Annabelle Lincoln ‘20 and Jaclyn Hingre ‘19, both Engineering and Computer Science students, embody what it means to be passionate entrepreneurs. They are driven, willing to soak up knowledge, and most importantly, are doers.
So when they found an opportunity to improve campus security and safety, they took on the huge challenge.
During the Invent@SU accelerator program at Syracuse University, Lincoln and Hingre teamed up to create Halo. Halo is a discrete and portable device that uses radio frequency waves to alert local police and campus public safety officers when there is an emergency situation, via a GPS pinned location. It is designed for students who need help on or near a college campus, and does not require a cellphone or internet service.
This idea, paired with the team’s dedication and problem solving abilities, earned them the $3,000 and second prize in the competition.
Lincoln and Hingre are both mechanical engineering majors with an aptitude for entrepreneurship. Both come to problems with innovative perspectives on how to turn a pain point into an opportunity, and facilitate change. Hingre even has an idea book she’s had since high school.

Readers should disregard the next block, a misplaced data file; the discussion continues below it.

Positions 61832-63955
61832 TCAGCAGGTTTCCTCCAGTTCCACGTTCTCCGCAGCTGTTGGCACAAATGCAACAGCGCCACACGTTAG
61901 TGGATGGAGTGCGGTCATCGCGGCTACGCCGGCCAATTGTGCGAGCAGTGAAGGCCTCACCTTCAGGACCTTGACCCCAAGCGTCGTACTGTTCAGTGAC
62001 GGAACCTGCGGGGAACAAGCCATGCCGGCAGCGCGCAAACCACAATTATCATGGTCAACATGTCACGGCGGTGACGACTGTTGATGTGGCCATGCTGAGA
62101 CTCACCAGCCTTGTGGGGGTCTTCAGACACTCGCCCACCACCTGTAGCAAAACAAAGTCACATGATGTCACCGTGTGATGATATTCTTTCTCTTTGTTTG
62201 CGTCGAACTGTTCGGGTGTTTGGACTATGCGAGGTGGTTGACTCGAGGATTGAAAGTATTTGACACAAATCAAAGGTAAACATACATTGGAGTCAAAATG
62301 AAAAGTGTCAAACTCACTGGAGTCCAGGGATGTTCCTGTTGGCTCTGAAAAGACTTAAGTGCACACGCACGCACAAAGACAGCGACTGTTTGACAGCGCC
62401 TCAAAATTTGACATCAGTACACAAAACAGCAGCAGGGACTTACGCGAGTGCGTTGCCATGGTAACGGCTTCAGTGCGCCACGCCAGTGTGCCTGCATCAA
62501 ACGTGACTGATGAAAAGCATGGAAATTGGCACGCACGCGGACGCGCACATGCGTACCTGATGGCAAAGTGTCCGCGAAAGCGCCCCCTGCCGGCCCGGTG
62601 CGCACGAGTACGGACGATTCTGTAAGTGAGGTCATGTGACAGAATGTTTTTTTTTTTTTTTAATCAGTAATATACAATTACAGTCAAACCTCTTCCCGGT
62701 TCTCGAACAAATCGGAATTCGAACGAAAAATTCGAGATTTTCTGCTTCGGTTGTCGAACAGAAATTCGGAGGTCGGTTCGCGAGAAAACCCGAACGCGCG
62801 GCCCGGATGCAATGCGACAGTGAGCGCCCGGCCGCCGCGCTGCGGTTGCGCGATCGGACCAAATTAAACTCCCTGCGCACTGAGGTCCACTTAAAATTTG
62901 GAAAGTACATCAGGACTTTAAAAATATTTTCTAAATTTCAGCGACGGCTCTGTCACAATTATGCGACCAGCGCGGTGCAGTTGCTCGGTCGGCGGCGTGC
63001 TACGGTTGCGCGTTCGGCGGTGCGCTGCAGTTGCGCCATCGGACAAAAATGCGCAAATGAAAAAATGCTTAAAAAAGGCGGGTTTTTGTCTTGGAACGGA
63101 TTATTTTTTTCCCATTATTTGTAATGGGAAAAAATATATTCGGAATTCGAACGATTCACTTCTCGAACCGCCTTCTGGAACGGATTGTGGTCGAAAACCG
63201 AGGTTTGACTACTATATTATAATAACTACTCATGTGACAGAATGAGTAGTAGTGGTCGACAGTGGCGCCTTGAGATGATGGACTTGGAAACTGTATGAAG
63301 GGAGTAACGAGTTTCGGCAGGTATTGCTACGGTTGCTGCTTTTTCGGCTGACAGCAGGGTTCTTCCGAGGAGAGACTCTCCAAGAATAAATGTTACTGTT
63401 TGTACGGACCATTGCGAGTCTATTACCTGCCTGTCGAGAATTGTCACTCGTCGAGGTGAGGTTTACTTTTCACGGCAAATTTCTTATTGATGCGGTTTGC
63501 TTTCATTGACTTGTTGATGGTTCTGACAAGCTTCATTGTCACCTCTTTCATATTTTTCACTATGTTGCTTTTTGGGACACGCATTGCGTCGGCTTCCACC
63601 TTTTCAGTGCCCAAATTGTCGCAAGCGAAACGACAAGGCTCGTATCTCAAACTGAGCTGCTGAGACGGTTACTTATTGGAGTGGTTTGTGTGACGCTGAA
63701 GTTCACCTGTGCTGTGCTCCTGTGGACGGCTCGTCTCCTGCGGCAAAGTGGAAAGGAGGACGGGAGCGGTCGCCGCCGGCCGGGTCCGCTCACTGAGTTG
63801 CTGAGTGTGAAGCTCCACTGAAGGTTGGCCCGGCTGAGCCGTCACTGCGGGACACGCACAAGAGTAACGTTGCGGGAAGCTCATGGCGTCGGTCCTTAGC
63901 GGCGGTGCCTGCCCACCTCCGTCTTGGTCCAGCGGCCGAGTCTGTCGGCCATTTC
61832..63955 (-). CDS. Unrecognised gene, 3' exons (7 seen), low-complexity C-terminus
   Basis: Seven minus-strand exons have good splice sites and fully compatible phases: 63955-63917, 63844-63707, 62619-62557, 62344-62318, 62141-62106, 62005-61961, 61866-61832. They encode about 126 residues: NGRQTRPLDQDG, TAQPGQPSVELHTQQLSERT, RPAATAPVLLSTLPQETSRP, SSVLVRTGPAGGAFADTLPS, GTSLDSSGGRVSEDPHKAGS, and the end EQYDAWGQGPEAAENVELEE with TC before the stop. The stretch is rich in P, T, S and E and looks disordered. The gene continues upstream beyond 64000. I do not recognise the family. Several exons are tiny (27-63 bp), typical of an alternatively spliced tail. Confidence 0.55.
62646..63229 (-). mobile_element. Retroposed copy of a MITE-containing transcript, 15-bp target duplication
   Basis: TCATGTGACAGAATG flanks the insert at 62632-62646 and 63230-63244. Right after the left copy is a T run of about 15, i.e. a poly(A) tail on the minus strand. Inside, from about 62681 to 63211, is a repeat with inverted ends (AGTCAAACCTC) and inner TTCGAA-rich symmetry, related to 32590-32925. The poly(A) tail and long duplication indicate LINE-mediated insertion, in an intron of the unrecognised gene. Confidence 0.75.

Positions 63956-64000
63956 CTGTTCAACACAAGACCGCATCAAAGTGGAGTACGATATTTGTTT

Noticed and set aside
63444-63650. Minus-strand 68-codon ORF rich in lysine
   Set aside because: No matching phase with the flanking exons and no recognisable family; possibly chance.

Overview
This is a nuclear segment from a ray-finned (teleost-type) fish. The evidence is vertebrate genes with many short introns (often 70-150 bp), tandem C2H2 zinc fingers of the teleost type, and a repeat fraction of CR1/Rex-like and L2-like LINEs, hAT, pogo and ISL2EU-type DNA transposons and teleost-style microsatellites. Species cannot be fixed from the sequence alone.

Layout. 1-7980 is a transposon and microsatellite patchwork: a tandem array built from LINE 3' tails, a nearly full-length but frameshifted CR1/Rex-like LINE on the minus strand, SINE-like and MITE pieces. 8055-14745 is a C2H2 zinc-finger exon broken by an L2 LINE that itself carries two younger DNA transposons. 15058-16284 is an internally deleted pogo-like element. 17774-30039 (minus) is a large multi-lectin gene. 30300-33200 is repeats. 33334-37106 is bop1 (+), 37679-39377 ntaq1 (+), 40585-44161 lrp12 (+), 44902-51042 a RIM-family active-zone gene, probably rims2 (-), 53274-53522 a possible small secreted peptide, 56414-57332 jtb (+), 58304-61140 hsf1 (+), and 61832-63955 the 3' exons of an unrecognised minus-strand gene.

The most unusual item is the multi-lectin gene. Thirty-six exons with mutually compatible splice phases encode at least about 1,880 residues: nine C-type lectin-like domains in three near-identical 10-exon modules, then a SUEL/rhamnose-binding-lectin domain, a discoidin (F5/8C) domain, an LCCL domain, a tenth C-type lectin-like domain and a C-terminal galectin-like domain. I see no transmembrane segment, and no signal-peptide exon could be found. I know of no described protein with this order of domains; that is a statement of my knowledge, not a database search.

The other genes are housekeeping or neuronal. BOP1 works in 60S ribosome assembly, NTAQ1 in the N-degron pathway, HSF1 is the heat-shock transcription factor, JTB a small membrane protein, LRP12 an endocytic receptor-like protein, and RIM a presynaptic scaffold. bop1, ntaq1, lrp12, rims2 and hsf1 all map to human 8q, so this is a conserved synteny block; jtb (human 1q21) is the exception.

When asked how they were able to come up with Halo as their idea for Invent@SU, Lincoln said, “You should feel safe on a college campus, and we’re trying to make it safer.”
Hingre added, “This is a very prevalent issue. This is something no one should have to experience.”
By the end of the program, they were able to produce a prototype that worked, and got amazing feedback from judges and guest evaluators. As part of the program, they also filed a provisional patent.
The pair said that they knew they were onto something special when they consulted with the Department of Public Safety (DPS) officers on campus. “When we first started the conversation, the officer saw no flaws in the way we use cellphones to report and prevent emergencies. But by the end, he had been able to see the gaps, and where our product could benefit,” said Hingre.
Lincoln added, “He even asked how quickly we could get this to the market.”
But, it wasn’t easy. Hingre and Lincoln reflected on their experience and hard work it took to create and prototype Halo, and to turn it into a winning pitch. From having to learn what a radio frequency signal even is, to celebrating in joy when the sensor first began picking up GPS coordinates, to crafting a compelling competition pitch, to finally hearing their team name announced at the Invent@SU award ceremon, they attest that dedication and persistence gets the job done.
Story by Kayla Simon, Blackstone LaunchPad Fellow, co-founder of In-Spire, and first prize winner of 2017 Invent@SU